Let’s go back to the embarrassing picture situation and the picture was shared everywhere. You wonder what people are going to think about you, or is anyone going to stand up for you? You don’t want to do anything with this anymore but you are afraid to speak up. You are afraid that you are going to be known as “The Prick” “Technology can be our best friend, and technology can also be the biggest party pooper of our lives. It interrupts our own story, interrupts our ability to have a thought or a daydream, to imagine something wonderful, because we're too busy bridging the walk from the cafeteria back to the office on the cell phone.”


    0 of 8192 characters used
    Post Comment

    No comments yet.


    This website uses cookies

    As a user in the EEA, your approval is needed on a few things. To provide a better website experience, uses cookies (and other similar technologies) and may collect, process, and share personal data. Please choose which areas of our service you consent to our doing so.

    For more information on managing or withdrawing consents and how we handle data, visit our Privacy Policy at:

    Show Details
    HubPages Device IDThis is used to identify particular browsers or devices when the access the service, and is used for security reasons.
    LoginThis is necessary to sign in to the HubPages Service.
    Google RecaptchaThis is used to prevent bots and spam. (Privacy Policy)
    AkismetThis is used to detect comment spam. (Privacy Policy)
    HubPages Google AnalyticsThis is used to provide data on traffic to our website, all personally identifyable data is anonymized. (Privacy Policy)
    HubPages Traffic PixelThis is used to collect data on traffic to articles and other pages on our site. Unless you are signed in to a HubPages account, all personally identifiable information is anonymized.
    Amazon Web ServicesThis is a cloud services platform that we used to host our service. (Privacy Policy)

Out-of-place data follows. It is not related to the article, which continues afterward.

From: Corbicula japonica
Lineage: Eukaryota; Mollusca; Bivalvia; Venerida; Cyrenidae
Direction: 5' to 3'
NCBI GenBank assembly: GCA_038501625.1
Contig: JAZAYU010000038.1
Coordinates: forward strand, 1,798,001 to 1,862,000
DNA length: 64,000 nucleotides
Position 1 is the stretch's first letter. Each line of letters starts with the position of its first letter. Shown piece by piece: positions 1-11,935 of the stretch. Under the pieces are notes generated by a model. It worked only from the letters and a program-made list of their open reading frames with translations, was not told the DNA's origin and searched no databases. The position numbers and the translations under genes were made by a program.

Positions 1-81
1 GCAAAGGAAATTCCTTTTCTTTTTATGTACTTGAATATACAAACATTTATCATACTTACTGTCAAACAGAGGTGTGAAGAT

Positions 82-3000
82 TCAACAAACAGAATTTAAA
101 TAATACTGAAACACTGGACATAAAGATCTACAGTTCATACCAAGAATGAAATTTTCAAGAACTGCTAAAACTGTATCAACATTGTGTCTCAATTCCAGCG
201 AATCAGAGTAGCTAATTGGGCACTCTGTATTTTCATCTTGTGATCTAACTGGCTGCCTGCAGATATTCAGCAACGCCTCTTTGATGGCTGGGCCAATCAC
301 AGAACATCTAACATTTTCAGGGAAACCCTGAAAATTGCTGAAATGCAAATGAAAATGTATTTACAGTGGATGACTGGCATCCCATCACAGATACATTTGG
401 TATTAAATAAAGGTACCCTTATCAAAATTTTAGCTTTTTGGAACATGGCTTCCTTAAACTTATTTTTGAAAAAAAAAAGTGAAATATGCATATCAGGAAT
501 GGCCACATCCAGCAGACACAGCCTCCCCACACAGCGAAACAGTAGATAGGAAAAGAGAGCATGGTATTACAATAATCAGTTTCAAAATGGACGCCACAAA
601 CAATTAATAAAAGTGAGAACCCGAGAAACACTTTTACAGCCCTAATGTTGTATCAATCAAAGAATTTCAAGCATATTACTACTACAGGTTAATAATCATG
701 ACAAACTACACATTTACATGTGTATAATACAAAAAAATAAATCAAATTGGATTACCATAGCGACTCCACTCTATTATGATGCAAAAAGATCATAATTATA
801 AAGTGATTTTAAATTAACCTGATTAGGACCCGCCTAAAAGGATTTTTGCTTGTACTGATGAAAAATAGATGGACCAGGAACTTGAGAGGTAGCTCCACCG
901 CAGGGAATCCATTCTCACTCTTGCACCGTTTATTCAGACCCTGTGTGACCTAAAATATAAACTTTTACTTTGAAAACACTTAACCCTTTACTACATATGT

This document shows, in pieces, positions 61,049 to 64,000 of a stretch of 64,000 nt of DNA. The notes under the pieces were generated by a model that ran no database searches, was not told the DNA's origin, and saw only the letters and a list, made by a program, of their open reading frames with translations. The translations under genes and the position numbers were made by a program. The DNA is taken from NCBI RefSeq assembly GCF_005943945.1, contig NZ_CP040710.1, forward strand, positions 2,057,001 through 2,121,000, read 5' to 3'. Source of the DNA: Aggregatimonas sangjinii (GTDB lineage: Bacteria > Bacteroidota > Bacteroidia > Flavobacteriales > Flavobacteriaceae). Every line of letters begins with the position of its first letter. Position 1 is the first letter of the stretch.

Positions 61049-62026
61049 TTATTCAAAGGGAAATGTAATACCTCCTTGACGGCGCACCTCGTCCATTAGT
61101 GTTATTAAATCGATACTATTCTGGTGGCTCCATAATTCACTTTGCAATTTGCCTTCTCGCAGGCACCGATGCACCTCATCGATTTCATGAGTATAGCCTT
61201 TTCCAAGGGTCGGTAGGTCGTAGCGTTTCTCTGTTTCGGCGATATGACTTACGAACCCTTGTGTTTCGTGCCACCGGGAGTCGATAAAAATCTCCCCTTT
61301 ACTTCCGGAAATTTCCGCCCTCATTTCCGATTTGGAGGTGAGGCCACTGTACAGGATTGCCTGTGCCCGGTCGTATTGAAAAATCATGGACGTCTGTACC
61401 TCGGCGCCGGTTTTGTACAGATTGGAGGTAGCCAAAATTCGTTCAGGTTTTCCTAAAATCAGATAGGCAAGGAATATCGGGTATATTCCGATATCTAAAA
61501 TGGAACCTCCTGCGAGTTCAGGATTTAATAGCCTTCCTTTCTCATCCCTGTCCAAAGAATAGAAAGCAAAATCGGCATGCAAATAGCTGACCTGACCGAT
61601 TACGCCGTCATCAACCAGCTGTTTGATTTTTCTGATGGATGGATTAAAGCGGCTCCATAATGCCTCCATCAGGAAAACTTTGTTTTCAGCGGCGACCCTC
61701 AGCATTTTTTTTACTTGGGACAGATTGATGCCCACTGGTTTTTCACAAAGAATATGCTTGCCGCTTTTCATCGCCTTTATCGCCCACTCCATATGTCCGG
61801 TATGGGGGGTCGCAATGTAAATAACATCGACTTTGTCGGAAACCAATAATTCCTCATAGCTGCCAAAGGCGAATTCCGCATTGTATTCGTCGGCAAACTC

CloudflareThis is a cloud CDN service that we use to efficiently deliver files required for our service to operate such as javascript, cascading style sheets, images, and videos. (Privacy Policy)
    Google Hosted LibrariesJavascript software libraries such as jQuery are loaded at endpoints on the or domains, for performance and efficiency reasons. (Privacy Policy)
    Google Custom SearchThis is feature allows you to search the site. (Privacy Policy)
    Google MapsSome articles have Google Maps embedded in them. (Privacy Policy)
    Google ChartsThis is used to display charts and graphs on articles and the author center. (Privacy Policy)
    Google AdSense Host APIThis service allows you to sign up for or associate a Google AdSense account with HubPages, so that you can earn money from ads on your articles. No data is shared unless you engage with this feature. (Privacy Policy)
    Google YouTubeSome articles have YouTube videos embedded in them. (Privacy Policy)
    VimeoSome articles have Vimeo videos embedded in them. (Privacy Policy)
    PaypalThis is used for a registered author who enrolls in the HubPages Earnings program and requests to be paid via PayPal. No data is shared with Paypal unless you engage with this feature. (Privacy Policy)
    Facebook LoginYou can use this to streamline signing up for, or signing in to your Hubpages account. No data is shared with Facebook unless you engage with this feature. (Privacy Policy)
    MavenThis supports the Maven widget and search functionality. (Privacy Policy)
    Google AdSenseThis is an ad network. (Privacy Policy)
    Google DoubleClickGoogle provides ad serving technology and runs an ad network. (Privacy Policy)
    Index ExchangeThis is an ad network. (Privacy Policy)
    SovrnThis is an ad network. (Privacy Policy)
    Facebook AdsThis is an ad network. (Privacy Policy)
    Amazon Unified Ad MarketplaceThis is an ad network. (Privacy Policy)
    AppNexusThis is an ad network. (Privacy Policy)
    OpenxThis is an ad network. (Privacy Policy)
    Rubicon ProjectThis is an ad network. (Privacy Policy)
    TripleLiftThis is an ad network. (Privacy Policy)
    Say MediaWe partner with Say Media to deliver ad campaigns on our sites. (Privacy Policy)
    Remarketing PixelsWe may use remarketing pixels from advertising networks such as Google AdWords, Bing Ads, and Facebook in order to advertise the HubPages Service to people that have visited our sites.
    Conversion Tracking PixelsWe may use conversion tracking pixels from advertising networks such as Google AdWords, Bing Ads, and Facebook in order to identify when an advertisement has successfully resulted in the desired action, such as signing up for the HubPages Service or publishing an article on the HubPages Service.
    Author Google AnalyticsThis is used to provide traffic data and reports to the authors of articles on the HubPages Service. (Privacy Policy)
    ComscoreComScore is a media measurement and analytics company providing marketing data and analytics to enterprises, media and advertising agencies, and publishers. Non-consent will result in ComScore only processing obfuscated personal data. (Privacy Policy)
    Amazon Tracking PixelSome articles display amazon products as part of the Amazon Affiliate program, this pixel provides traffic statistics for those products (Privacy Policy)